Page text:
• With Israeli leaders, Trump is expected to discuss a wide range of issues—including the battle against the Islamic State, the conflict in Syria, and the threat from Iran—but we expect a renewed push towards peace to be the central issue. Trump has said that he would like to reach “the ultimate deal” between Israel and the Palestinians. Trump had also left open the possibility of a one-state solution during Netanyahu’s visit to Washington in February, but U.S. National Security Advisor H.R. McMaster told reporters last week that Trump would use his meeting with Abbas to “express his desire for dignity and self-determination for the Palestinians.” Many Israelis, especially on the right, are wary of Trump’s unpredictability. Netanyahu is also reportedly nervous that Trump will surprise him with an unexpected policy position, potentially about restarting peace negotiations.  

Papal Visit: The Vatican

  • President Trump will complete his tour of major religious capitals with a trip to the Vatican to see Pope Francis. During the campaign, the Pope was highly critical of Trump’s policies – especially on immigration, which led him to question whether Trump is a “true Christian” – as well as over Trump’s seeming dismissal of the science of climate change.
  • Since the election, Pope Francis has refrained from criticizing the president and in recent days appeared to leave the door open to a reset of the relationship by noting a willingness to seek dialogue before passing judgement on a person.

NATO Meeting: Brussels

  • Following his visit to the Vatican, President Trump will travel to Brussels on May 25, where he will meet with the other NATO Heads of State, a special gathering that the alliance typically organizes within the first few months of a new U.S. president’s term. Despite Trump’s recent statements that NATO is no longer “obsolete,” other NATO leaders will be eager to obtain reassurances from Trump that the U.S. remains committed to the alliance.
  • For U.S. allies, the main issue is Russia, with its aggressiveness in the region in recent years causing NATO members to increase defense spending, invest in capabilities, and commit forces to NATO deployments. Despite these efforts, NATO members have been dismayed by Trump’s seeming affinity for Russia and his unwillingness to forcefully condemn Russia’s actions. This has been compounded in recent days with the ongoing inquiry related to alleged Russian meddling in the U.S. and French elections, and with reports this week that Trump shared highly classified information with Russian Foreign Minister Sergey Lavrov in the Oval Office.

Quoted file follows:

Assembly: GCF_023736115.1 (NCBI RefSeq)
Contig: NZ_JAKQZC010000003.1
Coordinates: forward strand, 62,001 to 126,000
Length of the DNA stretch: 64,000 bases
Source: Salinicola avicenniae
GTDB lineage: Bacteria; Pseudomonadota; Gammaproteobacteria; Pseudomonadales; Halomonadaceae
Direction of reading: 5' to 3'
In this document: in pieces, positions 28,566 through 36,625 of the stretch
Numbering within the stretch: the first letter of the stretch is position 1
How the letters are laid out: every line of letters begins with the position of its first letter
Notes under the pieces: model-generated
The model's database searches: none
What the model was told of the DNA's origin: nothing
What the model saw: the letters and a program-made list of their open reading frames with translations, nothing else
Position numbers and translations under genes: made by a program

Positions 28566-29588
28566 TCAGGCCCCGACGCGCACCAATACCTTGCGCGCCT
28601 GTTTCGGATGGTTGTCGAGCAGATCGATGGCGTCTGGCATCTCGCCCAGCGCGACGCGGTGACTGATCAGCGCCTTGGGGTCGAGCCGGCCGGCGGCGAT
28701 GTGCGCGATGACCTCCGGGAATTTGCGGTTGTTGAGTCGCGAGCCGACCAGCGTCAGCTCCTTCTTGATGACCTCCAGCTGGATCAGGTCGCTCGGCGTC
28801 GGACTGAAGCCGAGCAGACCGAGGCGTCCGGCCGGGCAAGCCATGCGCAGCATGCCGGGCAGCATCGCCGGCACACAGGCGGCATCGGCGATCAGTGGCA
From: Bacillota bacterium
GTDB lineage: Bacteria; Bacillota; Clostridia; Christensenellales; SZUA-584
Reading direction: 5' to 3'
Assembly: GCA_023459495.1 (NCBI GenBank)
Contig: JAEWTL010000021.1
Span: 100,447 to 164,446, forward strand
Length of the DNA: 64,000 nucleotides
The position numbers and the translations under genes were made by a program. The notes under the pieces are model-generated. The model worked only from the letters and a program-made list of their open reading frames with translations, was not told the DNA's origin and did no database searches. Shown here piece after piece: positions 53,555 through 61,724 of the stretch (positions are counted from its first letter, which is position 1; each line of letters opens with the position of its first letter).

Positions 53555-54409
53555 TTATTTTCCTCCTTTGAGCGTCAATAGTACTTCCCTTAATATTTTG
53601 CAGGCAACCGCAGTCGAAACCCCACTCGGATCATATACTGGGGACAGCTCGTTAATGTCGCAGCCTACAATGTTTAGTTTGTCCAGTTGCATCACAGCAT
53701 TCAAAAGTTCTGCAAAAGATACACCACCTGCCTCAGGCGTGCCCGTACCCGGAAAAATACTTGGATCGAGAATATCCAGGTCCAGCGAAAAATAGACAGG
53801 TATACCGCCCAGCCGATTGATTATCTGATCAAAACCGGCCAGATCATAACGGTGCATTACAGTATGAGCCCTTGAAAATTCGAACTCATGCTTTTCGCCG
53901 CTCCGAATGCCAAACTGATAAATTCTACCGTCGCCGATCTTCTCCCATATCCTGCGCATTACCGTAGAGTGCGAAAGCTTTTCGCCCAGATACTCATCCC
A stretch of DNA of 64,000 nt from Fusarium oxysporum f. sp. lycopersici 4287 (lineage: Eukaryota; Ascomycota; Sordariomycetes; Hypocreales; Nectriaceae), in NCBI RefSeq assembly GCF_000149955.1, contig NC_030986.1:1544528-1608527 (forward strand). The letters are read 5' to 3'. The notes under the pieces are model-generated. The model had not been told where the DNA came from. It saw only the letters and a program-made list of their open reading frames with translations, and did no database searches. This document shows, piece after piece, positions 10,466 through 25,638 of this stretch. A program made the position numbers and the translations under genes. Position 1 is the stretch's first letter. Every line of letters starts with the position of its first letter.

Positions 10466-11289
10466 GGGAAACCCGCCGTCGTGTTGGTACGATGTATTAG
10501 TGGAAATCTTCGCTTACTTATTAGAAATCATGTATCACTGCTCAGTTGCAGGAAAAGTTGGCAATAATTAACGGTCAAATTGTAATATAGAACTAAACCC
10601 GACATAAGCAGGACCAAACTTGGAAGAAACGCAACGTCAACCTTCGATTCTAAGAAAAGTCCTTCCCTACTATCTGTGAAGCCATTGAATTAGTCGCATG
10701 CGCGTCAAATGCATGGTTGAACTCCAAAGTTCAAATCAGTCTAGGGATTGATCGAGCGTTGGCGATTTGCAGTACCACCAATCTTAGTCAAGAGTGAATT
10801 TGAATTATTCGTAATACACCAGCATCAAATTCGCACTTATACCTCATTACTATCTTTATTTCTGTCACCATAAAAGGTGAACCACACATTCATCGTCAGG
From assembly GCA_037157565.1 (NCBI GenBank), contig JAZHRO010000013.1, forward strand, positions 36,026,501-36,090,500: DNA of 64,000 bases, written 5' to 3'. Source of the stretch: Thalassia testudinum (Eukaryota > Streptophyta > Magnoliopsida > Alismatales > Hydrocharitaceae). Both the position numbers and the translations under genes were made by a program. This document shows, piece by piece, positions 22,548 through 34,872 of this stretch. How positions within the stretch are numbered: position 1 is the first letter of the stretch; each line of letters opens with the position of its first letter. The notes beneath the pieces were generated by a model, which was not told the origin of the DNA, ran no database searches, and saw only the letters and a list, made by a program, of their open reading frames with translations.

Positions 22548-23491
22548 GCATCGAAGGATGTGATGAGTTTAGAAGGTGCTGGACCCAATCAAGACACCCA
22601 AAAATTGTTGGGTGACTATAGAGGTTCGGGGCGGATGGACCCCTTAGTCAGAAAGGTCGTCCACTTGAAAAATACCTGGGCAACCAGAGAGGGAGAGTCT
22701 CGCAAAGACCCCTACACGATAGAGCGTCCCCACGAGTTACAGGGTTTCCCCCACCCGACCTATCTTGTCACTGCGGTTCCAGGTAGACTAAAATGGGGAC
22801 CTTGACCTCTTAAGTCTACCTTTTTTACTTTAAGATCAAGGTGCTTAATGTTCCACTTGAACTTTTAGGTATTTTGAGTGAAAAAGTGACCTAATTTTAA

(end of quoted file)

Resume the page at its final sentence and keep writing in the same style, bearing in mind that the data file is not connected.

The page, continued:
• With so many attendees expected, there are bound to be multiple and varied accounts of the discussions. A key thing to watch will be whether key leaders emerge showing a united front on crucial issues such as Russia, or whether more friction emerges.

G7 Summit: Sicily

  • Italy, the host of this year’s G7 Presidency, has chosen to hold the annual summit in Taormina, Sicily. As the agenda setter, Italy has three sets of priorities for the meeting: foreign policy and security; economic, environmental, and social sustainability; and innovation, skills, and labor.
  • Preparations for the meeting have been slow. Delegations have failed to reach an agreement on statements and strategy for the meeting, making it less likely that the summit produces actionable results. Expect pressing security challenges including North Korea and cyber to play a large role in the discussions.
  • On the economic front, whether and how trade and climate issues are framed – or mentioned at all—will be important indicators of the Trump administration’s willingness to engage on these issues.
  • G7 finance ministers and central bank governors met in Bari over the weekend to prepare for the summit, with the United States unwilling to commit to renounce protectionism – elements of which have been a core part of President’s Trump economic platform. The group issued a communique at the end of the two-day meeting that focused on strengthening the contribution of trade to economic growth, a far cry from the last G20 meeting where leaders clearly denounced protectionism. Nevertheless, with the president recently tempering some of his harshest criticism around trade – including on NAFTA and China, some hope Trump may be willing to more strongly commit to previous G7 principles, though it is unclear if he will do so.  
  • Italy also wants the G7 to reaffirm the importance of the 2015 Paris Agreement on climate change, but Trump remains skeptical. He will hold off on making a decision about whether or not to pull out of the agreement until after the summit, making this a key opportunity for other world leaders to try to convince him of its importance.